Arapahoe Basin Ski Area announces opening day set for Friday |

Arapahoe Basin Ski Area announces opening day set for Friday

Alli Langley
In this 2013 file photo
File photo | Colorado Ski Country USA


Denise Wylde: “Color me there! No school/work Friday this week! Perfect timing A-BAY --- thanks! You guys SO rock!!! Love you all!”

Russell Chesebro: “What were you closed, like two months? That’s awesome!”

Loveland Ski Area: “Congrats on the Opening Day announcement! Save a parking spot for the Loveland Subaru. We’ll be over Friday for first chair to give you guys high-fives!”


Troy Haas: Radical. Wait in the lift line for 2 hours to ski 800 feet. Lets go skin instead ;)”

Robin Day: “White Ribbon of Death”

Amy Manning: “Its great that your opening but a weekend opening is pretty stinkin lame.”

Tatiana Clark: “amaz-balls”

Jamie Calvey: “It’s go time!”

Kris Sutten: “Ohmygodohmygodohmygod!!!!”

Dan Griswold: “Well done snow crew.”

Source: Arapahoe Basin Ski Area’s Facebook page

Here we go.

The Colorado ski season will officially begin when Arapahoe Basin Ski Area becomes the first resort to open Friday, Oct. 17.

The resort announced around 2 p.m. Wednesday that skiers and snowboarders will be able to make turns on about 700 vertical feet of the intermediate High Noon run starting Friday at 9 a.m.

“Conditions have been outstanding for snowmaking, and we are very excited to open this Friday,” said Alan Henceroth, A-Basin’s COO. “It is always great to watch people have fun skiing and riding. I look forward to catching up with old friends and getting The Basin rolling.”

On Friday, A-Basin will win the annual race to open between itself and neighboring Loveland Ski Area.

“We’re working hard to get open as quickly as we can,” said John Sellers, Loveland spokesman.

Loveland won’t open Friday, he said, and Saturday and Sunday are unlikely as well.

The resort aims to open about 1,000 vertical feet of the green run off Chair 1, from Catwalk to Mambo to Home Run, and Loveland’s snowmaking system doesn’t allow crews to make snow along the entire run at the same time. Workers start at the top, and the base area, at 10,800 feet, still needs some work, he said.

“We’re getting there,” he said. “As soon as we know we’ll get the word out.”

Loveland’s announcement, like A-Basin’s, typically comes 24 to 48 hours before opening day, so excited skiers should stay tuned.

A-Basin’s mountain operations team started making snow early on Oct. 2, and were able to create the 18-inch base necessary for opening. The ski area also received about 12 inches of natural snow this fall.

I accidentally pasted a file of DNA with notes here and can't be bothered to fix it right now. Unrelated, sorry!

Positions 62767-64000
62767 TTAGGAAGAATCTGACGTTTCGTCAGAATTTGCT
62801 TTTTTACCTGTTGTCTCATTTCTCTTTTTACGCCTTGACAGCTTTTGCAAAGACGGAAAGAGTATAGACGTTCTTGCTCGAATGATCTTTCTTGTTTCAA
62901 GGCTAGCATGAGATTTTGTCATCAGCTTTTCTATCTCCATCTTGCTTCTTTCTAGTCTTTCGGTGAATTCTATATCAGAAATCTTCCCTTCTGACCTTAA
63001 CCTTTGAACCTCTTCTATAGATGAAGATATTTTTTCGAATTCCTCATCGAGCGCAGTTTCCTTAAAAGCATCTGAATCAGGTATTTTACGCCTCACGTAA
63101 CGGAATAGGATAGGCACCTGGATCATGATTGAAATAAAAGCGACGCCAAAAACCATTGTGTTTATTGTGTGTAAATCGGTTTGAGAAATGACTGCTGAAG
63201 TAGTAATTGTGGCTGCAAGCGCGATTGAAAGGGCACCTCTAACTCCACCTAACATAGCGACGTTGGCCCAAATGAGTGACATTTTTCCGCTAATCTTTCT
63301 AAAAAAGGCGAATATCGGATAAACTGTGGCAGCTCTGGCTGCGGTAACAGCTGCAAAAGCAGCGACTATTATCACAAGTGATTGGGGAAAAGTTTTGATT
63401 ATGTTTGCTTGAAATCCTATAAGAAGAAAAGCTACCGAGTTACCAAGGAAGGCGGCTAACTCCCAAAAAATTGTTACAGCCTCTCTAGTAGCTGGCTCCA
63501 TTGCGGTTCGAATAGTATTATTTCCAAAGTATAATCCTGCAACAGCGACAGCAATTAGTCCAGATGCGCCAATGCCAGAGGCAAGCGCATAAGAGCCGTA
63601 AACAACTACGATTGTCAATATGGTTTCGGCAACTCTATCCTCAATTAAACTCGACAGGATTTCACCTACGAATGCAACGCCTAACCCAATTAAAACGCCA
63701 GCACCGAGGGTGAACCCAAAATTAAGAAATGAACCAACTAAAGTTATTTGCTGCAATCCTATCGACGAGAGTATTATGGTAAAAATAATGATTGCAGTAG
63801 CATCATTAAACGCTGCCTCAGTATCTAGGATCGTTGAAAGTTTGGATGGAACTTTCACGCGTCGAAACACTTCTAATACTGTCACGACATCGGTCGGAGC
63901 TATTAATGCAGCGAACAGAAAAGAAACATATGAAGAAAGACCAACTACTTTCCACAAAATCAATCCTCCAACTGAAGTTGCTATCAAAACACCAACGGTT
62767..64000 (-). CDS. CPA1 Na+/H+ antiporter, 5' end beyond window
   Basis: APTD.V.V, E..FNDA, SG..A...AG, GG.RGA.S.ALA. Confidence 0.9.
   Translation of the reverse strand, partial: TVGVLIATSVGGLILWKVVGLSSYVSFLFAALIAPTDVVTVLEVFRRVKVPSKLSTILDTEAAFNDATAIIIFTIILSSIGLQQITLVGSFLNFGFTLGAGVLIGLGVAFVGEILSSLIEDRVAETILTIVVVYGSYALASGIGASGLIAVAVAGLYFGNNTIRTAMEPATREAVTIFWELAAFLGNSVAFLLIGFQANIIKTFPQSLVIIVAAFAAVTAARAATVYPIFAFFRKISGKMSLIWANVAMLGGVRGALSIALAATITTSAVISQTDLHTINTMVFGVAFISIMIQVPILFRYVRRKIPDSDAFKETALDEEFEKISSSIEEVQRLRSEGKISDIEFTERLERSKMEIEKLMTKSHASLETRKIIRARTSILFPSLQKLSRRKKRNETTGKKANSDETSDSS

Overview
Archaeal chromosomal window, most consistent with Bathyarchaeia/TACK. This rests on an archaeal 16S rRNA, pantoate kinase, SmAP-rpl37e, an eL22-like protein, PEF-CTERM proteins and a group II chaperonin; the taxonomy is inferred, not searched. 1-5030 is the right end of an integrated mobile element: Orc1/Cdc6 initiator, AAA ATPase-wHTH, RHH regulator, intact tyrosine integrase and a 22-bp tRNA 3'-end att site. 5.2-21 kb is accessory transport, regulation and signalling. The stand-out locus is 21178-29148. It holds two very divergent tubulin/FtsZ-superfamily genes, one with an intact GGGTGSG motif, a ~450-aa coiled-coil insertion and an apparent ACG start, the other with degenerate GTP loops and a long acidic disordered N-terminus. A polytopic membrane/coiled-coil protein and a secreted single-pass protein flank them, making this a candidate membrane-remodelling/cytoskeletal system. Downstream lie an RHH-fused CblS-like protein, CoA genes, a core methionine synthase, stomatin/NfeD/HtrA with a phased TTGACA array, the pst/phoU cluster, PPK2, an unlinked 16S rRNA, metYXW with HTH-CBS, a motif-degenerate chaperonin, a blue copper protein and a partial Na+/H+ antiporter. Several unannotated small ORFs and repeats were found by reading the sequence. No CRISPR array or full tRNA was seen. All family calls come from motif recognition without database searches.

The resort could be the first to open in the country, said spokeswoman Adrienne Saia Isaac, if you don’t count Timberline Lodge, the Mt. Hood, Oregon, resort on a glacier that offers the only year-round skiing in North America.

The resort will be open seven days a week starting Friday, with rentals, lessons and dining at both the mid-mountain restaurant and the base area 6th Alley Bar & Grill.

The A-Basin Mug Club sale will start at 8 a.m. in the A-Frame on Friday. Each mug is $45, and the mug holder receives discounts throughout the season. Isaac said the line for the mug club sometimes looks almost as long as the opening day line to ride the chairlift.

The cafeteria at the base area will be open only for breakfast in the beginning, and for those who enjoy skinning, uphill access will not be allowed for at least the first couple weeks until the ski area can move snowmaking equipment and open more terrain.

A-Basin will keep making snow on the High Noon run and then work on opening the adjacent run, Ramrod. Skiers can expect the top of the resort above the mid-mountain restaurant to open November.

Since snowmaking started at A-Basin in 2001, the resorts earliest opening day was Oct. 9, 2009. Last year, the ski area closed after 241 days of skiing on June 22.

Nate Dogggg, the man known for camping out every year to ride the first chair at whichever resort opens first, was spotted in A-Basin’s main parking lot Wednesday.

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